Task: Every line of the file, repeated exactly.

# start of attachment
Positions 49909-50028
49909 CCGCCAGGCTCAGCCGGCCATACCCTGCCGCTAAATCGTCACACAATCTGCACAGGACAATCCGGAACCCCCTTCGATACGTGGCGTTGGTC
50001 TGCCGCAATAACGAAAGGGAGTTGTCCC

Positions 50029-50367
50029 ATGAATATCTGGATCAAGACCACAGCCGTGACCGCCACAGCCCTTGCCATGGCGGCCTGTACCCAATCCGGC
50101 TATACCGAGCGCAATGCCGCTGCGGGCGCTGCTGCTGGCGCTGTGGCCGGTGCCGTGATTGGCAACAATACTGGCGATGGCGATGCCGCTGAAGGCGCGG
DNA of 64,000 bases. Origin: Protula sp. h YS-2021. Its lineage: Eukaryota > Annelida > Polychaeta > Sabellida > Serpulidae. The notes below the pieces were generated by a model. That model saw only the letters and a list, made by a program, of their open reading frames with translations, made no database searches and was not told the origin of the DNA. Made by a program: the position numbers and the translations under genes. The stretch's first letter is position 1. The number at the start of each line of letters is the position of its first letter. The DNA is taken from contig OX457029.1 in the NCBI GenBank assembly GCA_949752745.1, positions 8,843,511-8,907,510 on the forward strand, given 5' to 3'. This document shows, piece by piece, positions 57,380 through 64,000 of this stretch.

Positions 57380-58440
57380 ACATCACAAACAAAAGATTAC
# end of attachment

Positions 49909-50028
49909 CCGCCAGGCTCAGCCGGCCATACCCTGCCGCTAAATCGTCACACAATCTGCACAGGACAATCCGGAACCCCCTTCGATACGTGGCGTTGGTC
50001 TGCCGCAATAACGAAAGGGAGTTGTCCC

Positions 50029-50367
50029 ATGAATATCTGGATCAAGACCACAGCCGTGACCGCCACAGCCCTTGCCATGGCGGCCTGTACCCAATCCGGC
50101 TATACCGAGCGCAATGCCGCTGCGGGCGCTGCTGCTGGCGCTGTGGCCGGTGCCGTGATTGGCAACAATACTGGCGATGGCGATGCCGCTGAAGGCGCGG
DNA of 64,000 bases. Origin: Protula sp. h YS-2021. Its lineage: Eukaryota > Annelida > Polychaeta > Sabellida > Serpulidae. The notes below the pieces were generated by a model. That model saw only the letters and a list, made by a program, of their open reading frames with translations, made no database searches and was not told the origin of the DNA. Made by a program: the position numbers and the translations under genes. The stretch's first letter is position 1. The number at the start of each line of letters is the position of its first letter. The DNA is taken from contig OX457029.1 in the NCBI GenBank assembly GCA_949752745.1, positions 8,843,511-8,907,510 on the forward strand, given 5' to 3'. This document shows, piece by piece, positions 57,380 through 64,000 of this stretch.

Positions 57380-58440
57380 ACATCACAAACAAAAGATTAC